Feeling comfortable and competent in your current work mode? It's a nice feeling and you worked hard to get there, but, believe it or not, it's not a good thing if you want your business to thrive. Take a hard look at how you do business today. Are your displays dusty or dated? Are your shelves occupied with products that don’t relate to skin care, such as candles and slippers? Do you give your treatments in the back of the house? Does your shop lack the feeling of an energy force field, drawing clients back again and again?
Your approach to treatments and take-homes are where changes must begin. You need to reimagine your retailing area so it generates at least 50% of your revenue. And think about bringing treatments out of the singing-whales-CD, crystal-aromatherapy cavelike back room to the front and center of your floor plan, much like a gourmet chef who designs his restaurant around the high-tech kitchen visible on all four sides to diners.
Beyond starter skills
Feeling relaxed is just one click on the dial away from complacency, and this complacency is why professional skin care is hurting these days. Blaming it on the economy? You should know our profession has been called recession-proof. If you’re bottom line is not robust, it’s likely because you’re too comfortable and not creating relevance for your business.
Typically, this means that service, versus retailing, dominates your business model. And typically, skin therapists don’t love to sell, they love to give nurturing treatments. A deep tissue change is needed, and it may make you uncomfortable. However, the payoff will be a more interactive, entertaining and client-friendly beehive that should generate greater buzz and greater profits.
When we are first starting out as skin therapists, it’s very important to develop and polish our basic skills, just as all children must learn to read, write, count, add and subtract in order to function in the world. I think of this level of elementary competence as skin care literacy—effleurage, petrissage, tapotement, painless extractions—these are the core skills that define us as professionals. But to truly shine, we have to move beyond what the Irish wit Oscar Wilde called “the last refuge of the truly unimaginative”—namely, competence.
From complacently competent to charging forward
Competence is what gets us through the day when we’re simply functioning on autopilot. We all have those occasional days when we wish we could phone it in because we can’t find it within ourselves be 200% present as we double-cleanse, exfoliate, treat, mask, massage and so on. Ever arrive at your job in the morning and not really remember how you got there? Have no idea what exit you take off the freeway when someone calls the front desk asking for directions? This is the function of competence, created through memory and repetition. It carries us through when we feel brain-dead, and once in a while it is a lifesaver.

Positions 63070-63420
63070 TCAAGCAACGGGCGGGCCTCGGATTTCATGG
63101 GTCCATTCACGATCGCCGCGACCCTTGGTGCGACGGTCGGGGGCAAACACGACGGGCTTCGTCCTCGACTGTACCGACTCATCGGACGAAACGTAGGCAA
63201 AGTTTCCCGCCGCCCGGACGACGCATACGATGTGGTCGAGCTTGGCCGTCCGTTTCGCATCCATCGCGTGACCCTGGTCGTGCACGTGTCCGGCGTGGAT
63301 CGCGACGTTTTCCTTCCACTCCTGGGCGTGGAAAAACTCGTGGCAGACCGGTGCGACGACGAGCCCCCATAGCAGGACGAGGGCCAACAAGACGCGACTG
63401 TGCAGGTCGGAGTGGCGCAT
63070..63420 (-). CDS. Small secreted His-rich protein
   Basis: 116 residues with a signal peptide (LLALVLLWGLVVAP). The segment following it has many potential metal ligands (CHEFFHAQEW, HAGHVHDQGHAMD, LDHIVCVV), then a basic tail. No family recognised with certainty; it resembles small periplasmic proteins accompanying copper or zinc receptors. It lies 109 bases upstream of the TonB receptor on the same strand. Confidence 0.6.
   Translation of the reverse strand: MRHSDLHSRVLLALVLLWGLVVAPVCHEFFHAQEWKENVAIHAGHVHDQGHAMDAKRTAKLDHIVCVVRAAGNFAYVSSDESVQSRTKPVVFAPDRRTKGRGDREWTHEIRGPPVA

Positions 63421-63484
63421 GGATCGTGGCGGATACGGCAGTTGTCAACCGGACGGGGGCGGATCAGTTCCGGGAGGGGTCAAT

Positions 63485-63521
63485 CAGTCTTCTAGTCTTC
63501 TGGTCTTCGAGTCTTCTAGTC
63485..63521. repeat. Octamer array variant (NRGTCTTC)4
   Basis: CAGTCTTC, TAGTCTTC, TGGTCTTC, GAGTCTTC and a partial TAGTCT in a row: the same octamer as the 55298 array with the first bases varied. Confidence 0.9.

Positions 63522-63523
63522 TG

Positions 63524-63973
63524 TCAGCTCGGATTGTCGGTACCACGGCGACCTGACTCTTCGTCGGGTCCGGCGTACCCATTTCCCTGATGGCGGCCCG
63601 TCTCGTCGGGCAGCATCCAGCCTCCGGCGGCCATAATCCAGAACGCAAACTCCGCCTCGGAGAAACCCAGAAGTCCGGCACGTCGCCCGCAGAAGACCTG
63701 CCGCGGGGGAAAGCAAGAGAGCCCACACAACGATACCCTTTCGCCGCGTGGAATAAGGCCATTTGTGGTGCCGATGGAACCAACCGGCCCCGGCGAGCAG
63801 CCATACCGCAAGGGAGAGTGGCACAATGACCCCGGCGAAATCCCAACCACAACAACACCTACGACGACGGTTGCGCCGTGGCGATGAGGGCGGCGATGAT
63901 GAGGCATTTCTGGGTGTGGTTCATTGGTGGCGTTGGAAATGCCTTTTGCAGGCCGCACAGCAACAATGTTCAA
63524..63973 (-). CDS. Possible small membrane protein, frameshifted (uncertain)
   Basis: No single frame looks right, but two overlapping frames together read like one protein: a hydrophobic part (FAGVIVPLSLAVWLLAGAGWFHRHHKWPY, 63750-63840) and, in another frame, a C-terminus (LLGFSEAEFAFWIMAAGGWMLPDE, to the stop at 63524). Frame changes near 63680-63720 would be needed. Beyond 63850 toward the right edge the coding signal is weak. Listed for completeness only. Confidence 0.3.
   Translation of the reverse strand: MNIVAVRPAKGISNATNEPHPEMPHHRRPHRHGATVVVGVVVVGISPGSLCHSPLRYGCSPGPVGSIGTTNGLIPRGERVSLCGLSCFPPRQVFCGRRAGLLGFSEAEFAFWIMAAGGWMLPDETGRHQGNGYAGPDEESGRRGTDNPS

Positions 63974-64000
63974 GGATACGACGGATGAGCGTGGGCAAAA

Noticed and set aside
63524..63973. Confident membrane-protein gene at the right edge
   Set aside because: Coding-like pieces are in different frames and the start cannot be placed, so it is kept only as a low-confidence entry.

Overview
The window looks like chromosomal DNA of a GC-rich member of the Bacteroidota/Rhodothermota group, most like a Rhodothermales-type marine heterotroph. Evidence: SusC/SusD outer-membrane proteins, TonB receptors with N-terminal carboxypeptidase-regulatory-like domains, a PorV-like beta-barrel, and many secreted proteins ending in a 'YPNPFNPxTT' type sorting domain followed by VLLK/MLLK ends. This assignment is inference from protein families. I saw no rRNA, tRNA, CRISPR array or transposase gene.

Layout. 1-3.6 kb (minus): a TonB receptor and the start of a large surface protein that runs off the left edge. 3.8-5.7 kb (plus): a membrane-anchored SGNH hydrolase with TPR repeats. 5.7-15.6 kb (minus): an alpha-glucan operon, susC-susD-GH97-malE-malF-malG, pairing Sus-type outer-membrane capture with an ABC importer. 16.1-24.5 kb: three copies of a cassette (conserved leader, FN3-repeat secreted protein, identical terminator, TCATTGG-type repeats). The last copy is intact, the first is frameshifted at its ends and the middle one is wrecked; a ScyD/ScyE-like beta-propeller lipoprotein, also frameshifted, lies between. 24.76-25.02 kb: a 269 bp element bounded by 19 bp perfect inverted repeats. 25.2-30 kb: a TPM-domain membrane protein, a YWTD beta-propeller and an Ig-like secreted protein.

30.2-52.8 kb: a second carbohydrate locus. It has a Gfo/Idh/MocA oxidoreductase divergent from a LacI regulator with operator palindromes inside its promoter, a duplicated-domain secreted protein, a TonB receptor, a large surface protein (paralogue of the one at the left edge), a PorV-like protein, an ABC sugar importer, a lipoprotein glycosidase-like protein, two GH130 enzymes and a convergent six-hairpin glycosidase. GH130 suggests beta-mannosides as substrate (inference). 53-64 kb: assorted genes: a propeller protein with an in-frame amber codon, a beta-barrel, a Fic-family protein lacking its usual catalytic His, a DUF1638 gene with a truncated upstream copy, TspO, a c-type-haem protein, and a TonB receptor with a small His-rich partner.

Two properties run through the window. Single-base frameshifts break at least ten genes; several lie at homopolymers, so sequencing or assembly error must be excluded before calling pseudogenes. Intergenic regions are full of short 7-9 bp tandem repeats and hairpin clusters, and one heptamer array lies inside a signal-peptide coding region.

So is comfortable competence really such a bad thing? If you’re striving for greatness, the answer is yes. We have to push ourselves in order to find our greatness. We like to do things the way we’ve always done them because doing so makes us feel competent, and we make fewer mistakes this way. However, the trouble with the competent route is that, metaphorically speaking, it makes us flabby.
If you’re not feeling incompetent at least some of the time, then you’re probably stuck in a rut and aren’t trying hard enough. I’m in favor of risking looking incompetent if you’re doing so on the journey to something great. This experience is what I call productive discomfort. Productive discomfort can be exhilarating, and to break through to entrepreneurial greatness, you must learn to actually enjoy the pounding of your heart that accompanies pure terror. And honestly, a little fear won’t kill you.
In fact, taking risks is one of the things that allows us to innovate, according to scientists. A recent article in the New York Times titled “Unboxed: Can You Become A Creature of New Habits?” by Janet Rae-Dupree states, “brain researchers have discovered that when we consciously develop new habits, we create parallel synaptic paths, and even entirely new brain cells, that can jump our trains of thought onto new, innovative tracks.”
Shifting to stretch
M.J. Ryan and Dawna Markova are authors, executive change consultants and business partners in a company called Professional Thinking Partners. Their job: to get professionals to step outside their habitual comfort zones and think more innovatively. Ryan and Markova have identified three zones of existence: comfort, stretch and stress. Too much comfort and we never get off the couch, but too much stress and we’re living in a nightmare equivalent to a Stephen King novel. The place of real magic is that middle zone they call stretch, where things are awkward and unfamiliar, but we still maintain enough competence to function. This is where we locate our potential, and specifically, our greatness.
Tiny, continuous improvements also lead to larger shifts. For instance, look at your waiting area. Is that tired sofa and those tattered magazines really the best use of your space? Instead, consider creating a treatment environment for abbreviated, super-targeted skin care services, such as treating a sunburn or a sudden blemish. Ditto for your tester unit display. Consider creating your own interactive play area where one or two clients may be seated on bar stools and allowed sample products. Provide steam, towels, headbands, skin-friendly beverages and cotton swabs to make the experience truly immersing.
So, in the end, I encourage you to fumble. Get on the wrong train. Order the funkiest thing on the menu, or, better yet, go to a restaurant where you can’t read the menu at all and ask someone at the next table to order for you. Take a chance. Because only by reaching beyond what we know all too well may we catch the first glimpses of what is truly possible.